Among those recognized were Operation Babylift volunteers, who support inamtes who give birth in prison

Coffee Creek Correctional Facility honored a host of employees and citizen volunteers recently at an annual awards ceremony.

The event was held in honor of National Corrections Employees Week, which is observed from May 4 through 10 across the country. Employees from Oregon’s 14 state prisons were recognized for meritorious service ranging from saving the life of inmates in distress to service on behalf of the 2003 Prison Rape Elimination Act, or PREA, enacted by Congress.

At Coffee Creek, Physical Plant Manager Forrest Lyons received a certificate for meritorious service. Corrections Captain Alana Bruns, Lt. Amanda Rasmussen and Medical Services Manager Dave Brown each received an outstanding service award for their work implementing PREA standards. Corrections Officer Laurie Frasco received a lifesaving award for helping an inmate in danger.

Length of service awards also were given to 20- and 25-year employees. Lyons, Kathleen Charpentier, Corrections Officer Gayle Richardson, Lt. Laura Onstott and Sgt. Essex Houston each were honored for 20 years of service, while Captain Derek McCorkhill and Sgt. David Drikx were honored for 25 years of service.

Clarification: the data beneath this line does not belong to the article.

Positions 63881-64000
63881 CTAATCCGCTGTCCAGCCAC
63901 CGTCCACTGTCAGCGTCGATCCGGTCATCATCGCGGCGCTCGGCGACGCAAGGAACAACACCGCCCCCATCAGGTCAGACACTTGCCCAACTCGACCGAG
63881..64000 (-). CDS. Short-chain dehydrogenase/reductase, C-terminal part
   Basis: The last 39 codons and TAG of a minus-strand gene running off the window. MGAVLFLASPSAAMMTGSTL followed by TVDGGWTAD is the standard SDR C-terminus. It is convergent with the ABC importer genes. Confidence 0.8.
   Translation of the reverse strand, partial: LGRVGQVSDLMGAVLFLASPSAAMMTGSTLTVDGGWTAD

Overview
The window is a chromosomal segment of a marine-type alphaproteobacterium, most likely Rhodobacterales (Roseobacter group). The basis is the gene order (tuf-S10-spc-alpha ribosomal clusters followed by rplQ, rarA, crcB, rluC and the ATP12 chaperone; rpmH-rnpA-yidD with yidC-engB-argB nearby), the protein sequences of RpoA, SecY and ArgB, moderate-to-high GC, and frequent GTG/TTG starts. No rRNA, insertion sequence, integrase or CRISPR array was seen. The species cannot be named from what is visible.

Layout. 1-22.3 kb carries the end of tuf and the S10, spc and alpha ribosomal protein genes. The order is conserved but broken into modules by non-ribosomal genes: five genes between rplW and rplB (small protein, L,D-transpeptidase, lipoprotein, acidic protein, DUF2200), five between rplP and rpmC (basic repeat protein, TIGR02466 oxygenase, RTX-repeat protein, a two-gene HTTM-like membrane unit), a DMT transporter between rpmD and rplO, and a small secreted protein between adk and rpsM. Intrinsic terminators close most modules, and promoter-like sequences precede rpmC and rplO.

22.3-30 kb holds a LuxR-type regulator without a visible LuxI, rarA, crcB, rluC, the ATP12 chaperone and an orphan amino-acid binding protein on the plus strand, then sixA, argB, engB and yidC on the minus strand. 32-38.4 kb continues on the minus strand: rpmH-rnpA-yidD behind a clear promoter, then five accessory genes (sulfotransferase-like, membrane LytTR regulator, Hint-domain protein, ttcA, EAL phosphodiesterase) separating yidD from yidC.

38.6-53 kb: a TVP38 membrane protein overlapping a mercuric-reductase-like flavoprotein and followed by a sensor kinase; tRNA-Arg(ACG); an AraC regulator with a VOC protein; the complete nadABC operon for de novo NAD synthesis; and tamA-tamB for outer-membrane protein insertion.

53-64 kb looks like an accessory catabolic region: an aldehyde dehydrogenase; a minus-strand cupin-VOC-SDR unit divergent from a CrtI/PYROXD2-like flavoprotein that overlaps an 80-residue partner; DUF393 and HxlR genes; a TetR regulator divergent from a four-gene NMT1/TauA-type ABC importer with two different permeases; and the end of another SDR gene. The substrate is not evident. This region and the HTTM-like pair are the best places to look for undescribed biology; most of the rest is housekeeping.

Local residents who volunteer their time at Coffee Creek and other corrections institutions around the state also were honored with a plaque and certificate last Monday. In Wilsonville, volunteer Grant Marsh was named an Outstanding Citizen for his volunteer work with Coffee Creek’s prison advisory committee, a group of citizen appointees tasked with providing an outside level of oversight as well as support to the state’s prisons.

Marsh is a senior vice president at Argyle Capital LLC of Lake Oswego, the company responsible in 2002 for bringing the huge Argyle Square development anchored by Costco and Target to Wilsonville.

Finally, six volunteers involved with Operation Babylift were honored for their outstanding work on behalf of Coffee Creek inmates who find themselves giving birth while incarcerated. Volunteers Cheryl Scott, Linda Shannon, Karen Haltiner, Barbara Edwards, Barbara Bodyfelt and Elizabeth Clark all were given plaques commemorating their work at Coffee Creek.

Scott has been at the helm of Babylift for the past 10 years. The group delivers care baskets full of basic supplies and other necessities to all mothers from Coffee Creek who give birth while serving their sentences.

“It is very fulfilling,” Scott said, "but we tell the moms the reason we do this is so we can hold the babies.”

During 2013, 19 babies were born to mothers at Coffee Creek. So far in 2014, 11 babies are expected.

For a Caesarean delivery, the mother will stay in the hospital for two days. For other deliveries, the mother will stay in the hospital for as few as 12 hours after the baby is born.

While at the hospital delivering the starter box, Scott also will take a photo of mother and baby and deliver prints as part of the gift package. Volunteer Becky Wiggin said this is often the only photo of a unique moment the mother will be able to carry forward with her.

“That helps with the post-partum depression and separation from the infant,” she said.

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